Marios Café in Fitzroy may be the only place in Melbourne you can get a decent coffee for one dollar – but only for today.
The popular café is celebrating its 30th anniversary by changing all its prices to what they would have been if it was April 28, 1986.
The large-scale throwback Thursday will also feature $4.50 lasagna, $5.50 gnocchi and a rib eye steak for just $8.50.
Alcohol and takeaway orders will not have their prices reduced.
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The café has famously never taken bookings over the course of its 30-year life, a fact that was reinforced today by a stern answering machine message.
The two owners, Mario Maccarone and De Pasquale, haven’t faltered from their 1980s ideals, keeping consistent with “if it ain’t broke, don’t fix it”.
“The amazing thing is we are basically the same,” Mario told The Age.
“Don’t mess with what you have done right for 30 years.”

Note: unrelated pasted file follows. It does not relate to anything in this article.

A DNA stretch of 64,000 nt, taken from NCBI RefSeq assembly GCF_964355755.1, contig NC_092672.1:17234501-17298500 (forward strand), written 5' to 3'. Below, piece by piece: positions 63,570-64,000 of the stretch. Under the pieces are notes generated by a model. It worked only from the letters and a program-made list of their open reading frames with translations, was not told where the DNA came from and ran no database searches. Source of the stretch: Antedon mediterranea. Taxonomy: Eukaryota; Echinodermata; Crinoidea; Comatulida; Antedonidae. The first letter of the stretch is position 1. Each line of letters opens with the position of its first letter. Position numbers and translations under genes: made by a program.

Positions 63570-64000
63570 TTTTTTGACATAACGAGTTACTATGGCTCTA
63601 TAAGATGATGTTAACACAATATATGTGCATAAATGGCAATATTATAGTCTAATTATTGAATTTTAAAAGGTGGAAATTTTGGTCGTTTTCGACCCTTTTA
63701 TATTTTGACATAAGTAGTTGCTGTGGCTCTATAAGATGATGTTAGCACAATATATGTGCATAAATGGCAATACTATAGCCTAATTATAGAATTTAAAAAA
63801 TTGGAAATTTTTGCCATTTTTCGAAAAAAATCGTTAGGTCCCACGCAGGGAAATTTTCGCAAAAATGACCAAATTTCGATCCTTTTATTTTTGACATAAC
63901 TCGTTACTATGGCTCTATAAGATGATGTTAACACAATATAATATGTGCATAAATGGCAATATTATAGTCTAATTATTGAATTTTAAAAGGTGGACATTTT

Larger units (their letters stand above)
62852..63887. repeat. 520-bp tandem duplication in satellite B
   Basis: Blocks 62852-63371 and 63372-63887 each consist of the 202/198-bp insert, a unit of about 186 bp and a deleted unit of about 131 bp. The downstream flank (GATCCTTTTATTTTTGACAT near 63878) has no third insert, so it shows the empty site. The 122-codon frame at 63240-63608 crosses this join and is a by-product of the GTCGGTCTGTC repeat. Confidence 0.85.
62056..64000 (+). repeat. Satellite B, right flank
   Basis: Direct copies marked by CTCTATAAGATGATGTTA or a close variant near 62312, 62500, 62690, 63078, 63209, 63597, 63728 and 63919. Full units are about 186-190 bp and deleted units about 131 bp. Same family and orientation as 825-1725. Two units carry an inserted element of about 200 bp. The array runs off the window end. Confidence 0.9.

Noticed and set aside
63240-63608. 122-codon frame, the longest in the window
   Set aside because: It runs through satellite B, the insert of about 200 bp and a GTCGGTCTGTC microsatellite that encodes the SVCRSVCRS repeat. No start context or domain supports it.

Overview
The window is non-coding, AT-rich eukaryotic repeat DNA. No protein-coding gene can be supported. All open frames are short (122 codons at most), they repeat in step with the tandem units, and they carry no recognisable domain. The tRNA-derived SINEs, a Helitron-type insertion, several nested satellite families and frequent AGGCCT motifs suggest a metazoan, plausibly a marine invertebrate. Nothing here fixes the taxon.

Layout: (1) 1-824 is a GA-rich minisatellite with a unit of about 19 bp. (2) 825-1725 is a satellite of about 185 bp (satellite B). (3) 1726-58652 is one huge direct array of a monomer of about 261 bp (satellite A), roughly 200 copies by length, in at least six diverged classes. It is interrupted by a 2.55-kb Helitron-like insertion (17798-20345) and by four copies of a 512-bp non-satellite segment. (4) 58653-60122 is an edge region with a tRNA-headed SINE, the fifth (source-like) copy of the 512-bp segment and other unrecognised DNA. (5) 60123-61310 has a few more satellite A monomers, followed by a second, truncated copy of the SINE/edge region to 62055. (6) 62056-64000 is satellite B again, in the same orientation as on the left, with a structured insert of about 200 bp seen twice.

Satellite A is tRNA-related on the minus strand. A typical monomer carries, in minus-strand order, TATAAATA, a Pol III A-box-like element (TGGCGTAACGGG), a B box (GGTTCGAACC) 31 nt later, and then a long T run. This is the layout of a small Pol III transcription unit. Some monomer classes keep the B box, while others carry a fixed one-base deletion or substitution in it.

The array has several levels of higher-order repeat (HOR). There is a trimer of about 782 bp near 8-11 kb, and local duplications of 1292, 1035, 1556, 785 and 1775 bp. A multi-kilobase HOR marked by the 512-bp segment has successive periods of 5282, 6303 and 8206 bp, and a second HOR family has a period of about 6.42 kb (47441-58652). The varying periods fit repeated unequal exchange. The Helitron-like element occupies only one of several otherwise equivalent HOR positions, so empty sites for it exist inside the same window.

Marios has celebrated milestones in the past, says their publicist Madeleine Rice, but they haven’t been of the same nature as today.
“They came up with the idea last September, and we’ve been discussing it ever since,” Rice told SmartCompany.
“Considering the huge variance between prices then and now, doing it just made sense. We’ve had a huge positive response, people love the idea of getting a coffee for a dollar.”
The café has seen many famous diners over its years, from Barry Humphries to Kylie Minogue.
Comedian Jerry Seinfeld famously rang four times for a booking in the 90s, but was turned down.
1986 Fitzroy was not the gentrified centre it is today, and Marios offering all day breakfast at extended trading hours was unheard of.
Companies using their history as a marketing technique is nothing new, but few have done it quite like Marios.
Coca Cola regularly draws on its extensive history, continuing to release the drink in classic glass bottles.
The company also regularly posts photos and stories about old Coke advertisements to Instagram and Facebook.